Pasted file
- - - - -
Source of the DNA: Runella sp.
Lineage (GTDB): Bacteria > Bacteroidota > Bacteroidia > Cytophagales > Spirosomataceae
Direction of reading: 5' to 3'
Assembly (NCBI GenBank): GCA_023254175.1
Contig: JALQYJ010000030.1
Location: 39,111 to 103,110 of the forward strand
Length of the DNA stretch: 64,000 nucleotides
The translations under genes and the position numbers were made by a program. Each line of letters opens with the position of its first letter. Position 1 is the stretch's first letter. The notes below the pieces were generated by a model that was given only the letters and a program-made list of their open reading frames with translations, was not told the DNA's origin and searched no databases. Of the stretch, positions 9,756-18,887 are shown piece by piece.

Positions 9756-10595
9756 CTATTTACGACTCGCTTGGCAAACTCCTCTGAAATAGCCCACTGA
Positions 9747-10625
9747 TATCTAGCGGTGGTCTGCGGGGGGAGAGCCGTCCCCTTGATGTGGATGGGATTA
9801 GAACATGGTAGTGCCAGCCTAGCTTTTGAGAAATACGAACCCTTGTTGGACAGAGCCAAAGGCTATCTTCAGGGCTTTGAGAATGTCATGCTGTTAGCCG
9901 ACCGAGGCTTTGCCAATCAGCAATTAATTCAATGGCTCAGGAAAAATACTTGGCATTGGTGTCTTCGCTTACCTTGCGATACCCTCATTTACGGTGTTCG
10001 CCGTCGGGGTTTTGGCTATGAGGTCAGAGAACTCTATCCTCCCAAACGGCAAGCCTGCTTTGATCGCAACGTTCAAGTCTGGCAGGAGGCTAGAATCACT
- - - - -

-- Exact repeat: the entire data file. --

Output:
Source of the DNA: Runella sp.
Lineage (GTDB): Bacteria > Bacteroidota > Bacteroidia > Cytophagales > Spirosomataceae
Direction of reading: 5' to 3'
Assembly (NCBI GenBank): GCA_023254175.1
Contig: JALQYJ010000030.1
Location: 39,111 to 103,110 of the forward strand
Length of the DNA stretch: 64,000 nucleotides
The translations under genes and the position numbers were made by a program. Each line of letters opens with the position of its first letter. Position 1 is the stretch's first letter. The notes below the pieces were generated by a model that was given only the letters and a program-made list of their open reading frames with translations, was not told the DNA's origin and searched no databases. Of the stretch, positions 9,756-18,887 are shown piece by piece.

Positions 9756-10595
9756 CTATTTACGACTCGCTTGGCAAACTCCTCTGAAATAGCCCACTGA
Positions 9747-10625
9747 TATCTAGCGGTGGTCTGCGGGGGGAGAGCCGTCCCCTTGATGTGGATGGGATTA
9801 GAACATGGTAGTGCCAGCCTAGCTTTTGAGAAATACGAACCCTTGTTGGACAGAGCCAAAGGCTATCTTCAGGGCTTTGAGAATGTCATGCTGTTAGCCG
9901 ACCGAGGCTTTGCCAATCAGCAATTAATTCAATGGCTCAGGAAAAATACTTGGCATTGGTGTCTTCGCTTACCTTGCGATACCCTCATTTACGGTGTTCG
10001 CCGTCGGGGTTTTGGCTATGAGGTCAGAGAACTCTATCCTCCCAAACGGCAAGCCTGCTTTGATCGCAACGTTCAAGTCTGGCAGGAGGCTAGAATCACT